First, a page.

NPR EdNPR Ed

HOW LEARNING HAPPENS

High school students in the Johns Hopkins University summer program, Engineering Innovation, compete in an annual spaghetti bridge-building competition. Above: The A'hunna Key-Lows push their bridge to the limit. Below: The Key-Lows' winning bridge shatters — but only after holding 53 pounds. Lydia Thompson/NPR hide caption

itoggle caption Lydia Thompson/NPR

Support NPR

Support NPR

NPR Shop

Support The Programs You Love

© NPR

Mathias "Spider" Schergen in his art room at Jenner Elementary Academy of the Arts in Chicago. Elissa Nadworny/NPR hide caption

itoggle caption Elissa Nadworny/NPR

We know very little about what goes into standardized tests, who really designs them, and how they're scored. iStockphoto hide caption

itoggle caption iStockphoto

Nine-year-old Q Daily, center, was born a girl, and just finished his first full school year as a boy. Brad Horrigan for NPR hide caption

itoggle caption Brad Horrigan for NPR

Mindy Przeor founded an after-school and summer running club in Mesa, Ariz. Jason Millstein for NPR hide caption

itoggle caption Jason Millstein for NPR

Lannie Castagne teaches first grade at Brimley Elementary School. She does monthly reading assessments to make sure her students are on track. Jennifer Guerra/Michigan Public Radio hide caption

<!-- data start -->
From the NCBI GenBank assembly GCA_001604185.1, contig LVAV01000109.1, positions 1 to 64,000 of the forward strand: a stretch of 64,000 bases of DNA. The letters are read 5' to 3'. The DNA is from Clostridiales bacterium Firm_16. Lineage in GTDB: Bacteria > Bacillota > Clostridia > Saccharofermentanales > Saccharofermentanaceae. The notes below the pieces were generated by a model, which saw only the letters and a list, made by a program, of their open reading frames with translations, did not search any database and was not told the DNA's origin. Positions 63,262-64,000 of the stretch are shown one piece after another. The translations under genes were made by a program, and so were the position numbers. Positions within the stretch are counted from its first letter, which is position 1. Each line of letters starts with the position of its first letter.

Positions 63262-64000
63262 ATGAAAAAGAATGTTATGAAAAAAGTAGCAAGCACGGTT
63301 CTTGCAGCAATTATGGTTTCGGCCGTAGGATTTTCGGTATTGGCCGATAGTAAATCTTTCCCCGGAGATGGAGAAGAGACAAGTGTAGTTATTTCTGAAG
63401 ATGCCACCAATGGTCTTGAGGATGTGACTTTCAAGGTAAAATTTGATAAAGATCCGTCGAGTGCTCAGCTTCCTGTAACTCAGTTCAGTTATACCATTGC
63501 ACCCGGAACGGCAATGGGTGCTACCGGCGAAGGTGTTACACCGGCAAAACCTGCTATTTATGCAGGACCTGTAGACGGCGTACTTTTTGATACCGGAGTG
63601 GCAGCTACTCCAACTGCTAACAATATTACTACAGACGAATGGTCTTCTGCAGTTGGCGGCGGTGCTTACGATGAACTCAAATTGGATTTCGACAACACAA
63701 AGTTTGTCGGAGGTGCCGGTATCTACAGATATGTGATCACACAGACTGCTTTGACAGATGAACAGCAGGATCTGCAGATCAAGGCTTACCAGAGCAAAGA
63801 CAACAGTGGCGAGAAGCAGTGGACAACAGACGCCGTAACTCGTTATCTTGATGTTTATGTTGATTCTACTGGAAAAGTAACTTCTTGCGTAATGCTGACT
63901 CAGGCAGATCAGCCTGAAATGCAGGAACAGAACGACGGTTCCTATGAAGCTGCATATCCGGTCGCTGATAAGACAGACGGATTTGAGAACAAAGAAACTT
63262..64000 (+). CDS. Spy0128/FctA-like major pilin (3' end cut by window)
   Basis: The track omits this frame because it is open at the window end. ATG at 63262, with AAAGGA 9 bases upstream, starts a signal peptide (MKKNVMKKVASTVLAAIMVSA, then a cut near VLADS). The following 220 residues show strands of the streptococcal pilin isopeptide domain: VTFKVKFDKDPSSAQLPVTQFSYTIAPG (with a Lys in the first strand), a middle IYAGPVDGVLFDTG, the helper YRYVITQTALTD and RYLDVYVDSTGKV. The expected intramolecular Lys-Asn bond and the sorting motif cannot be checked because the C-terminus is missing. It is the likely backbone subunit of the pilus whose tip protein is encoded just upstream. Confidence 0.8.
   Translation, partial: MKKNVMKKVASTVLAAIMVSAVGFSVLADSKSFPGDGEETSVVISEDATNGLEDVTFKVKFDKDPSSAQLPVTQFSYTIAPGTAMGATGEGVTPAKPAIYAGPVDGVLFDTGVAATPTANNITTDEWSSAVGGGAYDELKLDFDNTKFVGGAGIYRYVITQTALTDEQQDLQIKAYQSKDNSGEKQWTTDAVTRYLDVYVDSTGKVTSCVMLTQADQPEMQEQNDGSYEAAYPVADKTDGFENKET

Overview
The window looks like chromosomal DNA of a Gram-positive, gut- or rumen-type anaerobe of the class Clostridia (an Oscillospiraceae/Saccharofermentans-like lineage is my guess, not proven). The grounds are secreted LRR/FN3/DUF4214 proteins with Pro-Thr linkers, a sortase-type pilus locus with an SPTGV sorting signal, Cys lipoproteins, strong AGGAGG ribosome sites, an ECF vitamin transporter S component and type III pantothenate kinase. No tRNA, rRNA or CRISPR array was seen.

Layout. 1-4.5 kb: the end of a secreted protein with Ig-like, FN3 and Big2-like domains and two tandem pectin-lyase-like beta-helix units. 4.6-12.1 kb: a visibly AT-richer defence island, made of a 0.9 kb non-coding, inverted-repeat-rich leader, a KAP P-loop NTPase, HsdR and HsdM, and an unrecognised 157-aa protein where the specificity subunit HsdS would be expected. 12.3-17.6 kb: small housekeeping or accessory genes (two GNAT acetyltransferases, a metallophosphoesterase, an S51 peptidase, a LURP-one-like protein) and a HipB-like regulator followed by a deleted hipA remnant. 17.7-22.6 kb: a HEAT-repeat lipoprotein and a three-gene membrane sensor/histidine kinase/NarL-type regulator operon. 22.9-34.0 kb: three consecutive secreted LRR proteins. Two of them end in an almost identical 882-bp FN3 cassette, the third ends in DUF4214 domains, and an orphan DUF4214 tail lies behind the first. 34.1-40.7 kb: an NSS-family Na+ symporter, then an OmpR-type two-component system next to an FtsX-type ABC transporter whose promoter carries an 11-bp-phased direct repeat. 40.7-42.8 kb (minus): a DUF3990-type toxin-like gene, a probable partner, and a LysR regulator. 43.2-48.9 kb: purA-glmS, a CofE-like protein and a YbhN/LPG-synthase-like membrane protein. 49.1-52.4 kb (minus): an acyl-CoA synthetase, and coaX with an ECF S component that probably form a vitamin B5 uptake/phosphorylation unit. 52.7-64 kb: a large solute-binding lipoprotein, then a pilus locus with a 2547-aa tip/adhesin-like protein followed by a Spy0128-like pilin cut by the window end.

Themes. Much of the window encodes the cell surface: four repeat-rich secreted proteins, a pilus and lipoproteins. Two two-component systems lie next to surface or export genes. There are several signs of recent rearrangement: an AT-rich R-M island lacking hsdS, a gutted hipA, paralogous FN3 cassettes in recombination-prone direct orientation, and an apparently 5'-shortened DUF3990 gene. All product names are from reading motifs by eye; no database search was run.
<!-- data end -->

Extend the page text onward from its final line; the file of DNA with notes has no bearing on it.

itoggle caption Jennifer Guerra/Michigan Public Radio

Whaley walks his students back to class from the library. Christopher Gregory for NPR hide caption

itoggle caption Christopher Gregory for NPR

"Instead of focusing on courses and credits students need to take, we're going to focus on the skills and knowledge they need to have to enter the classroom," says Arthur Levine, the president of the Woodrow Wilson National Fellowship Foundation. Cargo/ImageZoo/Corbis hide caption

itoggle caption Cargo/ImageZoo/Corbis

Kendrick Lamar visits Brian Mooney's English classes at High Tech High School in North Bergen, N.J., on Monday. Adam Wolffbrandt/NPR hide caption

itoggle caption Adam Wolffbrandt/NPR